When I’m working on an edit for an author’s story, the first thing I ask myself once I finish my first cold read—before I start on the deep-dive edit, before I even consider any other story elements—is, What is the central story question?
This is what tells me what the manuscript is about, big-picture, what story the author wanted to tell, and it frames my interpretation of the author’s vision as I tailor my comments and suggestions to try to help her achieve it. I also use it as a diagnostic and defining tool to make sure the story has an overall suspense arc that drives the narrative.
Your story question is basically the main thing readers are reading to find out, the uber-question that keeps us turning pages to find the answer. Not to be confused with theme, which is the underlying or larger meaning of your story, the story question is a specific uncertainty that has a tangible concrete answer, its central propulsive drive.
In Titanic it’s Will Jack and Rose be together. In Black Panther it’s Will T’Challa be able to protect Wakanda and her people from a harmful ruler. In The Hunger Games it’s Will Katniss survive to keep her family together.
If I can’t pin down the story question, chances are the story itself may need more focus or development—a muddy or missing story question is like trying to stand upright without a spine: It’s the backbone of your story, and defining yours clearly at the outset, before you even begin to write, will do wonders for keeping your story on track.
Your story question may be evident from the beginning—as with Little Fires Everywhere when readers want to know from the very first chapter why Izzy lit the fires. In How Stella Got Her Groove Back or Where’d You Go, Bernadette? it’s right there in the title.
Or it may come clear as the story unfolds—in Gone Girl, the main story question is something like, Who will win—Nick or Amy? But that becomes clear only after we resolve the first story question, Did Nick kill his wife?
But the question should raise a delicious uncertainty in readers’ minds that readers are driven to resolve—and that’s why we are compelled to read on. And it shouldn’t be fully resolved until the climax of your story.
Can you identify in your own WIP the central thing at stake for your protagonist(s)—the main question readers are reading to find out the answer to? It may or may not reflect your character(s)’ goal—in Hunger Games it does, for instance, but in Little Fires Everywhere it doesn’t. In Gone Girl, while the central story question has to do with who will win the Nick and Amy cat-and-mouse game, their individual goals are different: Nick’s driving purpose is to avoid arrest for her murder, and Amy’s is to frame Nick.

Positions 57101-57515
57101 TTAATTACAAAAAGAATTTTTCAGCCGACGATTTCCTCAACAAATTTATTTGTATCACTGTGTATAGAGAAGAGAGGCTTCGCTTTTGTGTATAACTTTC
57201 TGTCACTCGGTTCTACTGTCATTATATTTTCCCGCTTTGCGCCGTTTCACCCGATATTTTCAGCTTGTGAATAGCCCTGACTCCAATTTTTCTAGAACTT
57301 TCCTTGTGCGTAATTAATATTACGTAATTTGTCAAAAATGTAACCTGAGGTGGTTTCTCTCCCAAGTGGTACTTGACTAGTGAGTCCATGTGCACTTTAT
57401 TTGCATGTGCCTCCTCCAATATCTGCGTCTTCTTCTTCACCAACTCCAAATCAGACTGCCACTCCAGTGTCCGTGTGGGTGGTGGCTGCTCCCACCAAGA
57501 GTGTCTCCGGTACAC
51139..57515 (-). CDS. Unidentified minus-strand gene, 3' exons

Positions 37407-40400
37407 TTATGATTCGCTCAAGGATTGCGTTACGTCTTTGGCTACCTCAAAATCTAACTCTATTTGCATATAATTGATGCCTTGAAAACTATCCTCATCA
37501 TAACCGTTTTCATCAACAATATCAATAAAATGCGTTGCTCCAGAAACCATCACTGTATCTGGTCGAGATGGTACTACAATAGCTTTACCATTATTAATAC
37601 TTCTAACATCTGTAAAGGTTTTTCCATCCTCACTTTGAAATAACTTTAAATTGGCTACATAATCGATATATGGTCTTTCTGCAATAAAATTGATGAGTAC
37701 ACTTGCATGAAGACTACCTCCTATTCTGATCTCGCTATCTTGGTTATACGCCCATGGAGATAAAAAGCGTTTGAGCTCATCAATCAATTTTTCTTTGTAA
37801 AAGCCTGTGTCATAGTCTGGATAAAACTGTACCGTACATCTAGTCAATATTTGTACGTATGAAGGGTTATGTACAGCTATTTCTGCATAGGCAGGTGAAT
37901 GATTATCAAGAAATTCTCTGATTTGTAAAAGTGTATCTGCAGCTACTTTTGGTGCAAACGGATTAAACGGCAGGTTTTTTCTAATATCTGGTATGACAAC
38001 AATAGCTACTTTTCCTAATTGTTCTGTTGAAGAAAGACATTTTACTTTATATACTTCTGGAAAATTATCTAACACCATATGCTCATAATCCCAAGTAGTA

Story question relates more to the reader’s experience—what central unknown or uncertainty we desperately want to see resolved.
If you can’t quite articulate what yours is, one way to think of it that can be helpful is, What made you want to write the story? What dilemma or challenge did you want to explore? Or try asking some of your beta readers or crit partners to sum up the main thing they wondered about or were burning to discover the answer to in their read of your manuscript.
The more specific and concrete you can be in identifying the central story question, the more it can help guide your story, a North Star that will help keep it focused. Remember that it’s not the theme, which can be more general (“Can love triumph in the face of opposition and class boundaries?”) and it’s not your character’s motivation or inner journey (“Can she learn to trust herself and pursue her dreams?”).
The more specific and concrete you can be in identifying the central story question, the more it can help guide your story.
It’s also not a thumbnail synopsis—a central story question is just a crystallized nugget of the story, that central uncertainty or mystery that keeps readers turning pages to find the answer. Can you distill it down to that essence? What is the main, specific thing hangs in the balance that makes us keep turning pages to get the answer?
Story questions are concrete, specific unknowns with clear, tangible resolutions. The more specific you can get, the more useful this question will be as the lodestar of your story to help keep it focused and cohesive: Will Rose choose Jack and the unknown or Cal and financial security?
Get really granular–the more specific you are, the stronger and more affecting and effective it will be. For instance, in the movie Up the old man wants to honor his dead wife’s dreams of adventure she never got to have–but that’s an amorphous goal. We can’t root for that because it’s a fuzzy finish line. But the tangible manifestation of that is his putting their house on that damn cliff.
As a bonus, your story question can often later pull double duty in forming part of your log line, elevator pitch, back cover copy, agent cover letter, etc., as usually it conveys the central “nut” of your story in a powerful, clear way. Multitasking! One of my favorite things in writing and editing.
Making sure you know the central uncertainty or “spine” of the story can help keep it focused, sustain momentum, and keep readers reading.